2020 Fall Edition Newsletter

Research Proposal - Expanding local heritage through Culture

Stephen Harrod Buhner’s Sacred and Herbal Healing Beers is extremely thorough but again, that does not include any part of the Great Plains region. These seemingly thorough and in-depth studies do not cov er the greater area in which I live. I want to find out if strains of these bacteria are available through items that have been used in the past. I would like to document these findings. I would like to swab potential sources of local S. Cerevisiae so that a piece of localized culture and history may be add ed to our food and drink. 3. Rationale I want to know if fermented beverages containing alcohol were actually available to the Native population before the interference of European invaders and colonists. The knowledge that may potentially be gained here may serve to deteriorate derogatory and defamatory stereotypes. Was the Native populace in this region once capable of pro ducing a fermented alcoholic beverage or fermented prod ucts in general? The assumption that has been commonly promoted is that of a complete absence of alcohol. That is, until colonization presented itself and these items became available through trade routes or acts of war. If fermented beverages were commonly available before the presence of European invaders, how much bacterial culture might be able to be reclaimed through study and swabbing of various artifacts? How can this potential loss of bacterial cultures from Na tive culture by isolation and propagation - a resurrection of these microbiological organisms be reclaimed? If strains of S. Cerevisiae are found on primarily Native arti facts, it may show a presence of alcohol via either trade or generation through local sources. This data would place the commonly accepted narrative of Native Americans of the Great Plains “never having been exposed to alcohol before the presence of colonists and European invaders” theory into serious question. If I am unable to locate a concentration of S. Cerevisiae in Native artifacts either through swab or plate culture, then the current narrative remains unchallenged. 4. Method and Design Respecting NAGPRA and any Indigenous artifacts involved is a top priority for me if access to any Native or Indigenous artifacts are granted. Ideally, my intention is to collect a series of swabs from items that may hold cultural/historical significance. This would involve wiping the surface area on or inside an ar-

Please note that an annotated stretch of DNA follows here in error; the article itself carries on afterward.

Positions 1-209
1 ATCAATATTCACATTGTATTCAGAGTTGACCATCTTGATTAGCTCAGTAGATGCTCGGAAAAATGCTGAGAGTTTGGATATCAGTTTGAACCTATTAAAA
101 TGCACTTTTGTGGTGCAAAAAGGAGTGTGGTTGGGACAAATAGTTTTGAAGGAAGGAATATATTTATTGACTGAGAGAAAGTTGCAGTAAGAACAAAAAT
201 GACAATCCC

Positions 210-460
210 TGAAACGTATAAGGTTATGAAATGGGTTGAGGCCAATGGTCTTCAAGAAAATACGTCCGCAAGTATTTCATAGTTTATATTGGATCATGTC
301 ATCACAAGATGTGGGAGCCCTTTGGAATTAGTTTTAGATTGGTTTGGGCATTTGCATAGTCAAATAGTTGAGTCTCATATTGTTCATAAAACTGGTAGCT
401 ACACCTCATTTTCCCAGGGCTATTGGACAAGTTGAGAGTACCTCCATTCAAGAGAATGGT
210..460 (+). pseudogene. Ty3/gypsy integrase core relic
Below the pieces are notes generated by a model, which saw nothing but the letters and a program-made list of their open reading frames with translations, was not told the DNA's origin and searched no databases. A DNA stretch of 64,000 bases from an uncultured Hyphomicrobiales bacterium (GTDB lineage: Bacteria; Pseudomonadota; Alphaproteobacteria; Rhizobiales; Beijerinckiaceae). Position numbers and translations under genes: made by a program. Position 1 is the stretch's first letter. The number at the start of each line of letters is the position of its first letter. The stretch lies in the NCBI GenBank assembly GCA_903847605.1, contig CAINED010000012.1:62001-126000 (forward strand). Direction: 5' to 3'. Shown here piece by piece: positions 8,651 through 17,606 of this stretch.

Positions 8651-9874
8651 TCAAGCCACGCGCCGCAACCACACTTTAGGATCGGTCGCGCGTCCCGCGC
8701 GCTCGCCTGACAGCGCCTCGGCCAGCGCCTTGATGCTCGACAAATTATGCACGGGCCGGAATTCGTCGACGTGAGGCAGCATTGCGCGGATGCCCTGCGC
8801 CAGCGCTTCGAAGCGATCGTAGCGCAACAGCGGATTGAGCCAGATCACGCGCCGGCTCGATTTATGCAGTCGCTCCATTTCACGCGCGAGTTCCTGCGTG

1. Introduction The purpose of this research is to address the lack of Sac charomyces Cerevisiae strains that have originated from points of cultural and historical significance in the Great Plains region of the United States and make them avail able for the user to ferment beverages, breads, and various foodstuffs. The Eastern Hemisphere of our globe touts many strains of well-established microbiota that perform the mundane task of processing our foods for us. These are often and regularly sourced from “common” strains, harvested from the air at their points of origin. These are, more often than not, located on the other side of the globe, and can trace their roots to the belongings of those that came here long before we were born. But what of those that were born here, that place their roots solely in this land? Not only genetic heritage, but a deeper sense of unity might be achieved through adding local, functional entries into our culture’s library of bene ficial bacterial organisms to serve purposes that are often ignored. The common narrative concludes that Native populations were not capable of such things, but Dr. Pat McGovern sug gests that recent archaeological findings provide evidence of fermented corn beverages among the Pueblo tribes dat ing to 800 years ago. “Just go to the store and get a packet of yeast.” Yes, you could do that, and easily so. It’s one of a few strains available. There is so much that we still have left to discover about this region. As both a home brewer and home fermentation enthusiast, I feel that we do not have enough entries in current yeast libraries available for either professional brewery or home use that cite a source in our local area. I am particularly interested in finding sources from historically and culturally relevant points of origin. Dr. Pat McGovern’s Ancient Brews covers South America and the Southwestern Region of the United States, but it does not include any part of the Great Plains region. 2. Background

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